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Suborbital Flights Stopped Being So Humdrum in 2018

Virgin Galactic SpaceShipTwo’s first flight above 50 miles on Dec. 13, 2018. (Credit: Virgin Galactic)

Part 1 of 2

by Douglas Messier
Managing Editor

Throughout the Space Age, suborbital flight has been the least exciting segment of the launch market. Operating in the shadow of their much larger orbital cousins, sounding rockets carrying scientific instruments, microgravity experiments and technology demonstrations have flown to the fringes of space with little fanfare or media attention.

The suborbital sector has become much more dynamic in recent years now that billionaires have started spending money in it. Jeff Bezos’s Blue Origin and Richard Branson’s Virgin Galactic both made significant progress last year in testing New Shepard and SpaceShipTwo, respectively. Their achievements have raised the real possibility of suborbital space tourism flights in 2019. (I know. Promises, promises…. But, this year they might finally really do it. I think.)

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Stratolaunch Hits 136 MPH in Taxi Test, Pops a Wheelie

Stratolaunch carrier aircraft lifts front landing gear off runway in high-speed taxi test. (Credit: Stratolaunch)

Stratolaunch continued high-speed taxi tests at the Mojave Air and Space Port in California on Wednesday. The company tweeted that the aircraft reached a speed of 136 mph (219 kph or 60.8 m/s) and lifted the front landing gear off runway 12-30.

Stratolaunch aircraft at the Mojave Air and Space Port. (Credit: Scaled Composites)

Word in Mojave has it that taxi and flight tests have been delayed over the past month due to weather. If the aircraft had to divert from Mojave, it would land on the lake bed at nearby Edwards Air Force Base. The lake bed has been soaked by rain.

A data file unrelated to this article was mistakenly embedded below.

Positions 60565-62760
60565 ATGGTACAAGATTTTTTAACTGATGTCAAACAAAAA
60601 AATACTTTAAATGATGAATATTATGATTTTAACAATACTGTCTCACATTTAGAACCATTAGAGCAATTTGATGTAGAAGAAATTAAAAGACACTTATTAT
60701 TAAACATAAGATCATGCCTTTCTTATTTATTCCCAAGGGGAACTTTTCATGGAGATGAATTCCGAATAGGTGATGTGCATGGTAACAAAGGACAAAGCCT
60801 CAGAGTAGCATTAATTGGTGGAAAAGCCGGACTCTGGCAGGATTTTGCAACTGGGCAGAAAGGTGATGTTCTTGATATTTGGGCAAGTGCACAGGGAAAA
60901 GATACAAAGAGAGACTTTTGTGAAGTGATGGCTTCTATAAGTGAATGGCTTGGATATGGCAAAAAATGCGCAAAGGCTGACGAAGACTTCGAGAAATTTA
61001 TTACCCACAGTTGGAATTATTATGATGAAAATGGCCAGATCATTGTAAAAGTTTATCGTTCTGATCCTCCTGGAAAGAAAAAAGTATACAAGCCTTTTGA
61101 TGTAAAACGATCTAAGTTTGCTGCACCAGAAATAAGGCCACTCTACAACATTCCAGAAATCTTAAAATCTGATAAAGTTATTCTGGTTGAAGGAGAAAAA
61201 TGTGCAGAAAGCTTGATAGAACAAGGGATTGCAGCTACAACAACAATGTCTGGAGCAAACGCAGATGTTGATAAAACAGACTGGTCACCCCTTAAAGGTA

Exclusive Photos of SpaceShipTwo’s Flight

WhiteKnightTwo and SpaceShipTwo take off at 7:11 a.m. PST from the Mojave Air and Space Port. (Credit: Kenneth Brown)

My friend Ken Brown got some great photos of the flight today.

WhiteKnightTwo and SpaceShipTwo fly right overhead. (Credit: Kenneth Brown)

The spacecraft was dropped 49 minutes after takeoff from Mojave. It fired its engine seconds later.

SpaceShipTwo fires its hybrid engine. (Credit: Kenneth Brown)
The engine continued to fire for 60 seconds. (Credit: Kenneth Brown)

The 60-second burn was the longest in the history of SpaceShipTwo.

SpaceShipTwo fires its engine. (Credit: Kenneth Brown)

We missed the landing because we were too far out into the desert. But, Ken got this photo of WhiteKnightTwo just before touchdown.

WhiteKnightTwo on approach to Mojave. (Credit: Kenneth Brown)

SpaceShipTwo Reaches Lower Definition of Space

SpaceShipTwo lands after a successful flight test. (Credit: Virgin Galactic)

Mojave, California, USA, 13 Dec 2018 (Virgin Galactic PR):  History has been made and a long-anticipated dream realised in Mojave, CA, today as Virgin Galactic’s SpaceShipTwo, VSS Unity, landed from her maiden spaceflight to cheers from Richard Branson and the teams from Virgin Galactic and The Spaceship Company.

Not only is this the first human spaceflight to be launched from American soil since the final Space Shuttle mission in 2011, but the very first time that a crewed vehicle built for commercial, passenger service, has reached space.